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Alcohol sale to minor violations: “Fu*k you, pay me.”

In Hospitality by Richard Bianco

It simply does not matter how proactive you have been in your liquor store or bar. If a minor is served, you are liable. It is what lawyers call “strict liability.” That means, all the Government has to prove is that a person under the age of 21 was served alcohol in your establishment. It doesn’t matter how or why. The fact that the service occurred is enough to result in a sale to minor violation.

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Liquor License Protest Process in DC

In Hospitality by Richard Bianco

If you are applying for, renewing, or changing a liquor license, the public gets a say. Even if you have never been through the liquor license protest process before, you have no doubt noticed those obtrusive red or green placards hung in the window, announcing the application.

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Legal Changes Ahead For Liquor Licenses

In Hospitality by Richard Bianco

With two (2) new board members sworn-in on January 24, 2017, and the Council considering both the Mayor’s proposed changes to the law and the Board’s Final Rulemaking to amend the Municipal Regulations, there are changes abound for the gamut of license types.

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Are You Breaking The Law By Selling Cups?

In Cases, Hospitality by Richard Bianco

Yes, cups, innocuous plastic, Styrofoam, paper cups. If you are licensed to sell or serve alcohol, it is illegal for you to sell for a nominal charge or give away cups to your customers to consume alcohol off premises. To use the statutory language, it is a violation for an establishment to provide a customer “go-cups” which D.C. Code §25-101 defines as a “drinking utensil” at “no charge or a nominal charge” for the purpose of “consuming an alcoholic beverage off the premises.”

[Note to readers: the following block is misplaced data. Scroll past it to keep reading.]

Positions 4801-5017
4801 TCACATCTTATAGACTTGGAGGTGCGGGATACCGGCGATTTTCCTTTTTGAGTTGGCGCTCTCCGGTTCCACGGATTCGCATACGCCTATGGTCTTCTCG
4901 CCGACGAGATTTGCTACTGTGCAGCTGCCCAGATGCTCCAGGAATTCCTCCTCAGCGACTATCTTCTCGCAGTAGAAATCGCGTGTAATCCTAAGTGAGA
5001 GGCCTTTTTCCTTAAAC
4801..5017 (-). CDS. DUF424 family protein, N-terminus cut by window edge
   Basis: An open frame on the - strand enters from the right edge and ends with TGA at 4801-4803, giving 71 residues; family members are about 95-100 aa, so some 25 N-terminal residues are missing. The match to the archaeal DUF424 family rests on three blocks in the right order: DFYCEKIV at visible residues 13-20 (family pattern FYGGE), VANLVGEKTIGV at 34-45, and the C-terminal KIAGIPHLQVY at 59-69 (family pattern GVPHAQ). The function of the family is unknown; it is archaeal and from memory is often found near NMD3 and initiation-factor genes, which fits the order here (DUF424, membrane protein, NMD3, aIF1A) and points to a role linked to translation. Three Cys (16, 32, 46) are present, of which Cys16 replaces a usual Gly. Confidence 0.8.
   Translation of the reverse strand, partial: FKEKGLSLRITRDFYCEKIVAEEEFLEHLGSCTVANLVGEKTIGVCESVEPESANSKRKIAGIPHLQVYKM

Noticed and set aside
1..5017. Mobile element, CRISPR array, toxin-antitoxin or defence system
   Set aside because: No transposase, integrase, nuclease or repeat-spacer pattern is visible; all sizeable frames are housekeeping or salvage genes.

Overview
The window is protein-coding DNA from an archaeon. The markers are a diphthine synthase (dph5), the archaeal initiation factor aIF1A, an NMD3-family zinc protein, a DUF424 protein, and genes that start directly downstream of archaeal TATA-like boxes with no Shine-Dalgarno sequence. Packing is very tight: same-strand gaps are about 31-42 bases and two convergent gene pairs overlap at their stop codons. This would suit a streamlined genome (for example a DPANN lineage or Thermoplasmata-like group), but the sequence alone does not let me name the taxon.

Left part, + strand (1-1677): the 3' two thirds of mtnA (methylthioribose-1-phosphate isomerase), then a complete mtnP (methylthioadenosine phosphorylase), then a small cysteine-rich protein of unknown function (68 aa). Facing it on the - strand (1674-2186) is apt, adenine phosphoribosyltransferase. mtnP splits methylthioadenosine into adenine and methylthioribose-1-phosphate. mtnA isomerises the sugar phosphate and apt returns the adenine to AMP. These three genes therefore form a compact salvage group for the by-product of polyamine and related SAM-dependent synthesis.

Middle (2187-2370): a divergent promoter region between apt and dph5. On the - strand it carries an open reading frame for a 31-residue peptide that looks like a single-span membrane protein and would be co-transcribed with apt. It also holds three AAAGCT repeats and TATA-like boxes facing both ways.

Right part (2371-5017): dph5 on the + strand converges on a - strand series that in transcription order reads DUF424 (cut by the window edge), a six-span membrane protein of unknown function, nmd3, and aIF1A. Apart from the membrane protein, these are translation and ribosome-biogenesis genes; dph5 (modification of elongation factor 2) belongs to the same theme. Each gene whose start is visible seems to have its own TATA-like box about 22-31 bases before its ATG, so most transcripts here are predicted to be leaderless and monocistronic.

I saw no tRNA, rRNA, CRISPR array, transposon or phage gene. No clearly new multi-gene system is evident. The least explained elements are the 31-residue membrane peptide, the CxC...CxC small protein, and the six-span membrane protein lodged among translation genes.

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D.C. Office & Commission on Nightlife

In Hospitality by Richard Bianco

The City Council introduced legislation enabling the creation of the Office & Commission on Nightlife(B-22-508). I put the link to the proposed legislation right upfront this time because I realize that what follows might be described as a light rant about how a Commission on Nightlife would not be necessary to advise the Mayor, if the Mayor actually appointed industry representatives to the ABC Board that regulates much of the dusk til’ dawn economy.

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Dining with Dogs

In Hospitality, Legislation, Real Estate by Richard Bianco

It is now legal for restaurant owners to allow patrons to bring pets into the outdoor seating areas provided certain conditions are met. Personally, I had no idea that allowing dogs in outdoor seating areas of restaurants was illegal. I have seen this, for years, all over the city, and frankly, thought nothing of it. I have never come across or even heard of an establishment receiving a violation for allowing dogs in outdoor areas. Apparently, during the summer months, the Department of Heath, cracked down on such conduct, issuing a slew of enforcement notices to restaurants with outdoor seating.